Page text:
So it was kind of a shock to find that, in general, tech-at-work is very different than tech-in-life— especially email. In tech-at-work subject lines are critical, emoji are an absolute no-no, capitals and punctuation marks are required, spelling matters and how you sign off can be a minefield.

You should always keep in mind that you’re not perfect and it’s okay to make mistakes; what is not okay is to keep making the same ones and refusing to continuously improve.

Because I do biz dev I write a lot of emails. The first thing I always keep in mind is that I’m from Russia. And I work with USA leads.

Different languages, different cultures, different businesses and different email DOs and DON’Ts.

Most of us run on a kind of autopilot, so it’s hard to remember that when talking/writing to someone from a different culture you should not always act the way you’ve been taught, instead you need to act more like them.

You need keep in mind what they might think, how they consider your words, actions and details of your style — and it doesn’t matter how weird the result is for you.

Some things are universal – such as the subject line tips. There always should be one; it should be brief and concrete, that’s clear.

Differences begin with how you start the conversation.

In Russia, business letter must be always as formal as possible, you would never say “Hi Lena;” it’s always “Hello dear Elena L’vovna” (father’s name); sometimes it’s even necessary to use their surname. Your letter can never be too personal or informal, that’s definitely weird in Russia.

That’s why it was so strange for me from the very beginning, especially when I started to work with folks from the startup community — they’re so friendly and lovely with all those “thank you,” “appreciate that,” and other polite and a bit informal phrases, like “great working with you” and “hope to meet you sometime.” I was melting.

Spaces between paragraphs are also painful. Russians love long, difficult sentences, consisting of 3 or more parts. For sure, a solid wall of text decreases the chance of getting your message across correctly, but there’s nothing weird or bad about it.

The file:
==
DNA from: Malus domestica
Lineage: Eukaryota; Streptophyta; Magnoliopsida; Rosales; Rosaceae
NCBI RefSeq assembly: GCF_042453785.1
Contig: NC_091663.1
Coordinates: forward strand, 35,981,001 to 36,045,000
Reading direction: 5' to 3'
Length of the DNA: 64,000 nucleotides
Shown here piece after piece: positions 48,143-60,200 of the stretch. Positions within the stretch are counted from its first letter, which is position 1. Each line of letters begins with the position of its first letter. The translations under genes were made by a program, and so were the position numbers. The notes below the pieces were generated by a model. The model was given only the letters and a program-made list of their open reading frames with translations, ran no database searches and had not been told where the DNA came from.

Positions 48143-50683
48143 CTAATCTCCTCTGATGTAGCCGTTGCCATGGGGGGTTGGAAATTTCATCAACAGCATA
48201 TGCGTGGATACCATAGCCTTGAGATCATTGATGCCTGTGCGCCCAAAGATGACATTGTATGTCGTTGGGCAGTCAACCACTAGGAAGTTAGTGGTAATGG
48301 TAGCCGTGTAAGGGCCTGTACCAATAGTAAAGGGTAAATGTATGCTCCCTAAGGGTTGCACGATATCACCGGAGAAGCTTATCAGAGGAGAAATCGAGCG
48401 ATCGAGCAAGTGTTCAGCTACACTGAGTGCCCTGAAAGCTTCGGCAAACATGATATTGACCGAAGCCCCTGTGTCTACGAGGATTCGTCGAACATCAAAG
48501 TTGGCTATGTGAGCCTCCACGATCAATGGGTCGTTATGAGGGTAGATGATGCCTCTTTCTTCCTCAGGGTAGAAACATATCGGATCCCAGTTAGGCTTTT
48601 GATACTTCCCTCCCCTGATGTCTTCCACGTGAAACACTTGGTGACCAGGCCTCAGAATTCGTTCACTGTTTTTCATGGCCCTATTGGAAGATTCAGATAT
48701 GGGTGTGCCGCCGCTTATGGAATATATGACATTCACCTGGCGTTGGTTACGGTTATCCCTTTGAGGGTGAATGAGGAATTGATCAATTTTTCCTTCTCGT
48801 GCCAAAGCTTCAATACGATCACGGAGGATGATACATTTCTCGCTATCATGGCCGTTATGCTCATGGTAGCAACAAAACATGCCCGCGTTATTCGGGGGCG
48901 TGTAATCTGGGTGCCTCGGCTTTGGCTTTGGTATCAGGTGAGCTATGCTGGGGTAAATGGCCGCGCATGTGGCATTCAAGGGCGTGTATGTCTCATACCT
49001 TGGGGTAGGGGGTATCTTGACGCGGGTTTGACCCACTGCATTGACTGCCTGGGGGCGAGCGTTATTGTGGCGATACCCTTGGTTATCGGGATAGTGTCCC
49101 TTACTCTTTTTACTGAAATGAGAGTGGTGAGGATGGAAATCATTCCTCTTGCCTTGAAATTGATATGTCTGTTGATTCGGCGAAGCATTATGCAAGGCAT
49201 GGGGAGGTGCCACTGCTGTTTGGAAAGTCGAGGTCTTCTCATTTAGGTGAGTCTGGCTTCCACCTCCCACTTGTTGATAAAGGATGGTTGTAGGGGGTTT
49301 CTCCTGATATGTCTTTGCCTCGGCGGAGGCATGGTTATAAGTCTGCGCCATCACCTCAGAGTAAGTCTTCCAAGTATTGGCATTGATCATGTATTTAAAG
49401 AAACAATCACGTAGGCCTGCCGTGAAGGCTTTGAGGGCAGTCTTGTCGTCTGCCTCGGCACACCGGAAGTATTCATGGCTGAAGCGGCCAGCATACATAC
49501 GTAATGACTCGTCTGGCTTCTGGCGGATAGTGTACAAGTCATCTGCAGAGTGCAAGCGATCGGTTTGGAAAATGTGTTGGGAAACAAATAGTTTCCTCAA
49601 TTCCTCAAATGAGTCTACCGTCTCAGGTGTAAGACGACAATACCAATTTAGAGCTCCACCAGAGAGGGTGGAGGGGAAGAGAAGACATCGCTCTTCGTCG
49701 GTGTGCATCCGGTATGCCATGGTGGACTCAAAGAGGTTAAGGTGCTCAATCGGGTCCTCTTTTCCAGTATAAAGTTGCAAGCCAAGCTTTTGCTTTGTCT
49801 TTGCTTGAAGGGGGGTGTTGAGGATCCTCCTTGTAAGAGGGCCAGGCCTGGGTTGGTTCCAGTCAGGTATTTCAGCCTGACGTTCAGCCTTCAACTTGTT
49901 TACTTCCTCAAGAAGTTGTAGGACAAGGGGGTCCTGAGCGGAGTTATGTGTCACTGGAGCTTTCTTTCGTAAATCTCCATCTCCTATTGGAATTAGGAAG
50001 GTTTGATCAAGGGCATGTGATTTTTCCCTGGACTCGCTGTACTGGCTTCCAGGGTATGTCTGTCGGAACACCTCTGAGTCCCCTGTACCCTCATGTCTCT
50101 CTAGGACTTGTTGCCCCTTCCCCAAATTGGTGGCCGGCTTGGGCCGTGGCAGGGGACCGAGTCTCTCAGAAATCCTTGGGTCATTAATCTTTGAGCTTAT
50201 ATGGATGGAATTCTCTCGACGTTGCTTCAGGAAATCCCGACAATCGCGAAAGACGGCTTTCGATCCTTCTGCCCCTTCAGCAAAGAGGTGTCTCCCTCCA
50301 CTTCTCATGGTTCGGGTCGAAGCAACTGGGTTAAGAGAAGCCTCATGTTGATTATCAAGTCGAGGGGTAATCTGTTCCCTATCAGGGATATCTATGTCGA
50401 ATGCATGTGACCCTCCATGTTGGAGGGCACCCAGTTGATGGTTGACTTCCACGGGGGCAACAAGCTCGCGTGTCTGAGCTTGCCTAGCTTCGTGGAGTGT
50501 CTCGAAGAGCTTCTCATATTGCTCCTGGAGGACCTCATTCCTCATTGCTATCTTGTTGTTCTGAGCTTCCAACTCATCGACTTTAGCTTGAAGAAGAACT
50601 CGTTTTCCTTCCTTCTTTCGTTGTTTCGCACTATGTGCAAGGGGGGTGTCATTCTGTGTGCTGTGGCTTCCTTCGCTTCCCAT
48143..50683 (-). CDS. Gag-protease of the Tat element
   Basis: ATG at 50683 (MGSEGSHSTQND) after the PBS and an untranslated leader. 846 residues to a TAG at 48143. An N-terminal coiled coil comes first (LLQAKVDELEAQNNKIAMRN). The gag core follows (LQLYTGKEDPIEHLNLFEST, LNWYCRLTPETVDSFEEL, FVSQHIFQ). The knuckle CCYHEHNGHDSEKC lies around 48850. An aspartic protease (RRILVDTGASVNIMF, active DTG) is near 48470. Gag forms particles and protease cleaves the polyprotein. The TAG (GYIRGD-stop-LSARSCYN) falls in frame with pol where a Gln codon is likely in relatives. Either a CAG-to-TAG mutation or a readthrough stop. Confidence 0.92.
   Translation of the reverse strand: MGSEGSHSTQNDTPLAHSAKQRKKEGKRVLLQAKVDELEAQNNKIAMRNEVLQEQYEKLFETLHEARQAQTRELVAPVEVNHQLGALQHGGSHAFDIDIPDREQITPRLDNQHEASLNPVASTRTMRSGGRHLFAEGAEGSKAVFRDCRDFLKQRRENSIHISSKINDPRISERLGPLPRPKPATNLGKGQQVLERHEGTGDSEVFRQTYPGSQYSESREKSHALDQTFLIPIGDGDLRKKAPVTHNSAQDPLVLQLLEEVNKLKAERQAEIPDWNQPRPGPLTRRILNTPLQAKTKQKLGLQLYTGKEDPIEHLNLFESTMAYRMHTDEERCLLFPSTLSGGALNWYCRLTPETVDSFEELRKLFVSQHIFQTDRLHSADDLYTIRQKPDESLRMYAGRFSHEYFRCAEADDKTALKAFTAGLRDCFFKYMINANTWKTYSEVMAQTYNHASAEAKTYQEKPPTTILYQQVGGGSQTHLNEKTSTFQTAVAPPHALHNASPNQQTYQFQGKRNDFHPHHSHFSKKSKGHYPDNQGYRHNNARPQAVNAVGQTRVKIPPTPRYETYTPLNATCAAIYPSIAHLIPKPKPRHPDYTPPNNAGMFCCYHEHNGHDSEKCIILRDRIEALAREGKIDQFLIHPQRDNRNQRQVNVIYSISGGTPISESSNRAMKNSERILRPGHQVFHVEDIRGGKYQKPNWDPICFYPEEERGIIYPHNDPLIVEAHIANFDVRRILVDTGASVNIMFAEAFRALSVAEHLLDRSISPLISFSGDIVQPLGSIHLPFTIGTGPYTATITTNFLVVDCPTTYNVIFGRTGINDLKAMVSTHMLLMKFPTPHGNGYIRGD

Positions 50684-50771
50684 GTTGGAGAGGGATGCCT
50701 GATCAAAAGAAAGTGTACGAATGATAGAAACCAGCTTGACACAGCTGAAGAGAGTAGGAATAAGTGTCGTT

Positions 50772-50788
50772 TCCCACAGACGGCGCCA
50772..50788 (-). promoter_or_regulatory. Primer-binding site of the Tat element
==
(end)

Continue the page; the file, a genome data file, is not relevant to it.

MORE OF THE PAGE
We use paragraphs only when the subject changes; one paragraph for one thought feels a bit too… I don’t know, chit-chatty manner? Not very professional?

In English, however, the situation is quite the opposite. I’ve asked my US contacts why such short paragraphs and they tell me it is because people tend to scan, not read carefully, as Russians do. That information helped me a lot, because it made so much sense.

Questions are another difficult part of communications for me.

In Russia you are considered stupid if you ask questions and it’s your duty to always look smart. So we never ask unless we can propose, we never ask unless we can pretend we got it, because who wants to look stupid?

Even when you’re talking to a professional in some expertise, you will always try to look as professional and experienced as they are by reading brief notes on the subject and googling unfamiliar words.

It’s really hard to accept that you’re allowed to ask if something is unclear to you — no matter how complex.

Signatures are another headache. They are often overloaded with all the working contacts, images, your business card, different colors, links or they are blank as a desert. You need to decide what is truly essential and then decide the best way to display it. I’m lucky, because our NTR designer developed our official sigs.

I think that covers all the obvious differences and it’s a lot to keep in mind, however…

I think most mistakes result from culture — not just country cultural differences, but your personal culture, which involves your own goals and values. They are reflected in how you value your recipient’s time, their interest I, and how much care and attention you show them.

For example, I don’t really like to answer questions that seem to me pretty obvious and sometimes I think that we can combine the answers to all the questions in one sentence.

But then I remind myself that they don’t have my knowledge base and if they took the time to ask they deserve a clear-to-them answer. Responding this way shows respect.

All that said, even when I think I’m crushing and doing fine, I still like to take an objective figure out what I can improve. So, today I reviewed my typical emails against Business Insider email tips list